Location: Range Management ResearchTitle: Stand density and carbon storage in cypress-tupelo wetland forests of the Mississippi River delta Author
|Edwards, Brandon - New Mexico State University|
|Allen, Scott - Eth Zurich|
|Braud, Dewitt - Louisiana State University|
|Keim, Richard - Louisiana State University Agcenter|
Submitted to: Forest Ecology and Management
Publication Type: Peer Reviewed Journal
Publication Acceptance Date: 3/21/2019
Publication Date: 3/25/2019
Citation: Edwards, B.L., Allen, S.T., Braud, D.H., Keim, R.F. 2019. Stand density and carbon storage in cypress-tupelo wetland forests of the Mississippi River delta. Forest Ecology and Management. 441:106-114. https://doi.org/10.1016/j.foreco.2019.03.046.
DOI: https://doi.org/10.1016/j.foreco.2019.03.046 Interpretive Summary: Baldcypress-water tupelo swamps are the dominant forest type on the Mississippi River delta. These unique forests are could potentially convert to marsh or open water because of relative sea level rise and increasing salinity. We classify cypress-tupelo forest condition on the delta and investigate how stand density and carbon storage potential relate to distance from the coast and broad-scale coastal change processes. Overall, approximately 29, 50, 21 % of forest was classified as full canopy, intermediate, and open canopy, respectively; if all these forests were to degrade to an open canopy condition, an estimated 7 megatonnes of standing carbon stock would be lost. There are well defined gradients of forest density in the coastward direction. Full canopy forest was concentrated in upper basins and along major distributary ridges, intermediate forest makes up the largest proportion of forest in mid-basin reaches, and the proportion of open forest increases in the coastward direction. In turn, aboveground carbon stocks and forest production decrease toward the coast. The similarities between these patterns and well-documented marsh loss patterns in the region raises the possibility that the processes driving marsh loss at the marsh-marine boundary may also manifest in coastal forest losses at the marsh-forest boundary. This work provides an initial assessment for dtecting change in forest canopy density moving forward.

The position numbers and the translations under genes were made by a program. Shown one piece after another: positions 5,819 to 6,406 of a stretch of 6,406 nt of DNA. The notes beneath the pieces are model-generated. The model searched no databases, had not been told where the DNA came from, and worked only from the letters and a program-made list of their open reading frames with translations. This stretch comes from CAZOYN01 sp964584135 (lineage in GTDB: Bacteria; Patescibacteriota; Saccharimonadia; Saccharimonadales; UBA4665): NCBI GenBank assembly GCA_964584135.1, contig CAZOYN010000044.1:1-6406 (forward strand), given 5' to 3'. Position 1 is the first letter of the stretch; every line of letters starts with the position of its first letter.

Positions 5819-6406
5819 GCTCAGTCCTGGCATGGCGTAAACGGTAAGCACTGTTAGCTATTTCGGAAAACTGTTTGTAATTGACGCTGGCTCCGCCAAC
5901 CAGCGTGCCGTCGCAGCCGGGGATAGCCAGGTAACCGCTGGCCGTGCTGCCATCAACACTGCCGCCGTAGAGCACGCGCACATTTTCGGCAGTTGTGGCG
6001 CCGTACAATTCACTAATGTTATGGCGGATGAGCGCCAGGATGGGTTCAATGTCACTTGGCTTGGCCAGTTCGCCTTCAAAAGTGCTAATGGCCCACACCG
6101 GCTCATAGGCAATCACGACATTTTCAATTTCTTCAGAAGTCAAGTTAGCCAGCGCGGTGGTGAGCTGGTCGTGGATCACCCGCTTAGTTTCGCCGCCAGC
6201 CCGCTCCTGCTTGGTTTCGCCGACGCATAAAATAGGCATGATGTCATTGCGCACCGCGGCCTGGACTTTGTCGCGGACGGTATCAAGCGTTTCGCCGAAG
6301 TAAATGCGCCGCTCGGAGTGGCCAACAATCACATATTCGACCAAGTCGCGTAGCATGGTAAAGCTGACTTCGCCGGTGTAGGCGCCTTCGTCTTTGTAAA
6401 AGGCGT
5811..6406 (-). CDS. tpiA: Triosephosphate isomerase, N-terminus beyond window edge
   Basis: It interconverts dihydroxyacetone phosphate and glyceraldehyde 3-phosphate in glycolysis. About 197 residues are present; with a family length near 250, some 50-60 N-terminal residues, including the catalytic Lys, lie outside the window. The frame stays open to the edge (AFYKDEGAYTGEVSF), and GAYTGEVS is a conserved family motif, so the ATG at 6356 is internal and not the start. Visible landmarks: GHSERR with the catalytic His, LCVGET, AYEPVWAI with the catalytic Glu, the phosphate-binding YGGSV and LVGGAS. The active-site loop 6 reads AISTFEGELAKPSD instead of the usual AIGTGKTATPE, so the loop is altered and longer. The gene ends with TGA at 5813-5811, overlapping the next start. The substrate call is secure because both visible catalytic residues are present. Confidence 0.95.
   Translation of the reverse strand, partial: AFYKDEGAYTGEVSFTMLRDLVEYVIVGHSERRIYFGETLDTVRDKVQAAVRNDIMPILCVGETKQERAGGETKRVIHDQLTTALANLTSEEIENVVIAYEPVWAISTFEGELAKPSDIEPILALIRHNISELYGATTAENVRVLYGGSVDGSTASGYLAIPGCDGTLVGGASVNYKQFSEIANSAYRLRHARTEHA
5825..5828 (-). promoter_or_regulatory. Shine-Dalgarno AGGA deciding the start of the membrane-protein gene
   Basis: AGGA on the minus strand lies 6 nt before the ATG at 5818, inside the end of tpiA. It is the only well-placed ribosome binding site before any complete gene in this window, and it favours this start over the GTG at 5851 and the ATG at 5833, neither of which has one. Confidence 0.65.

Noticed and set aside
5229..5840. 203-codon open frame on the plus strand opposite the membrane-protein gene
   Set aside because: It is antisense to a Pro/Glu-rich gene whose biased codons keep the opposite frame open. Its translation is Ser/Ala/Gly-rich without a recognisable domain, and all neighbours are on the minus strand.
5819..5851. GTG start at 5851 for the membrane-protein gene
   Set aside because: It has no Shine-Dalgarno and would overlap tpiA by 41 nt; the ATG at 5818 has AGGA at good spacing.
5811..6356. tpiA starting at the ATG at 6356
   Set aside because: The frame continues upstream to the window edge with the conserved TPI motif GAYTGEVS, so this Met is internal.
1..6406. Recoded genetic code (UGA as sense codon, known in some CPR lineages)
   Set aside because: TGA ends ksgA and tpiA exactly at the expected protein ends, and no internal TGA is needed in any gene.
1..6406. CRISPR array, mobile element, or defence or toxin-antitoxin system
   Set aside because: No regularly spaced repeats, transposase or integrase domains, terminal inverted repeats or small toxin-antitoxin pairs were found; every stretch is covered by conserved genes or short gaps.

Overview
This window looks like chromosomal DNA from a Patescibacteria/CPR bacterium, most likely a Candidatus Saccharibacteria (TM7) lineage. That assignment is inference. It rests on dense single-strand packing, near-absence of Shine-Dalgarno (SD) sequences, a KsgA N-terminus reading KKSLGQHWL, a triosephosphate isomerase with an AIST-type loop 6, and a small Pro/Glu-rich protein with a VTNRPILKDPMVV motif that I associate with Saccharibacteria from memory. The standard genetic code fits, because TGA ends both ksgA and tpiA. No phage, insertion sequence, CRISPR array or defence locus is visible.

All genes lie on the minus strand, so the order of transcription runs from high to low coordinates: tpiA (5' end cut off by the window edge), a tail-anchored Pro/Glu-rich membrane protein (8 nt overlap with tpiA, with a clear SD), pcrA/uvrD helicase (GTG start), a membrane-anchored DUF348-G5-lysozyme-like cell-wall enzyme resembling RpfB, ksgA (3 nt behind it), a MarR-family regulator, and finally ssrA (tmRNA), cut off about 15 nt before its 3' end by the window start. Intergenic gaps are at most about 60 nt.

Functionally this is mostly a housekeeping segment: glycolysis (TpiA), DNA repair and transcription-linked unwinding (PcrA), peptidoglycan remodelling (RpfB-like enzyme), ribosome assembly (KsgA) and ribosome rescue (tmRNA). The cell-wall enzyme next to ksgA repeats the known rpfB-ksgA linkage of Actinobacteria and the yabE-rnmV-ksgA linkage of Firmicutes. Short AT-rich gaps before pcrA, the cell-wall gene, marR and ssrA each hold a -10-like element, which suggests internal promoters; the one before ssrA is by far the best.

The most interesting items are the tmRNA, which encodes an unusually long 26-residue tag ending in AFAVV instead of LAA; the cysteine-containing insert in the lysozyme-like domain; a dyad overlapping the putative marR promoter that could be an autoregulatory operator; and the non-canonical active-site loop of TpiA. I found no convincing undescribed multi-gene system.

Technical Abstract: Forested wetlands play a vital role in the coastal zone, but their vulnerability to drivers of coastal change—and the impact to high-value ecosystem services—is not as well established as that of more seaward systems such as saltmarsh and mangroves. To address this need, we develop field-based stand density classes, then classify baldcypress-water tupelo (Taxodium distichum (L.) Rich var. distichum; Nyssa aquatica L.) stand density on the Mississippi River delta using a multitemporal ordination of reflectance from Landsat Thematic Mapper imagery. Approximately 29, 50, 21 % of forest was classified as full canopy, intermediate, and open canopy, respectively. We estimate stand-level live-stem carbon stocks and annual accumulation rates of 96, 67 and 39 t-C ha-1 and 1.9, 1.4 and 0.8 t-C ha-1 yr-1 for full-canopy, intermediate, and open-canopy forest, respectively. Regional live-stem carbon stocks are ~69 t-C ha-1, and total carbon and annual increment for all forest analyzed are ~17 Mt-C and ~0.34 Mt-C yr-1. Much of the cypress-tupelo forest on the delta stores carbon at rates significantly below the potential of fully stocked stands, yet overall rates of accumulation are comparable to other forest types and coastal systems. Delta-wide, there is a well-defined coastward gradient of stand density, which has important implications for the future of deltaic forests and their ecosystem services. The similarities between forest density gradients and well-documented marsh loss patterns in the region suggest that the same processes driving coastal marsh loss—relative sea level rise exacerbated by human activity—are likely responsible for a second, more gradual interface of land loss at the marsh-forest boundary. Results highlight the potential response of coastal forests to continued environmental change—and associated impacts to the carbon cycle—and provide a baseline for detecting future change to forest on the Mississippi River delta.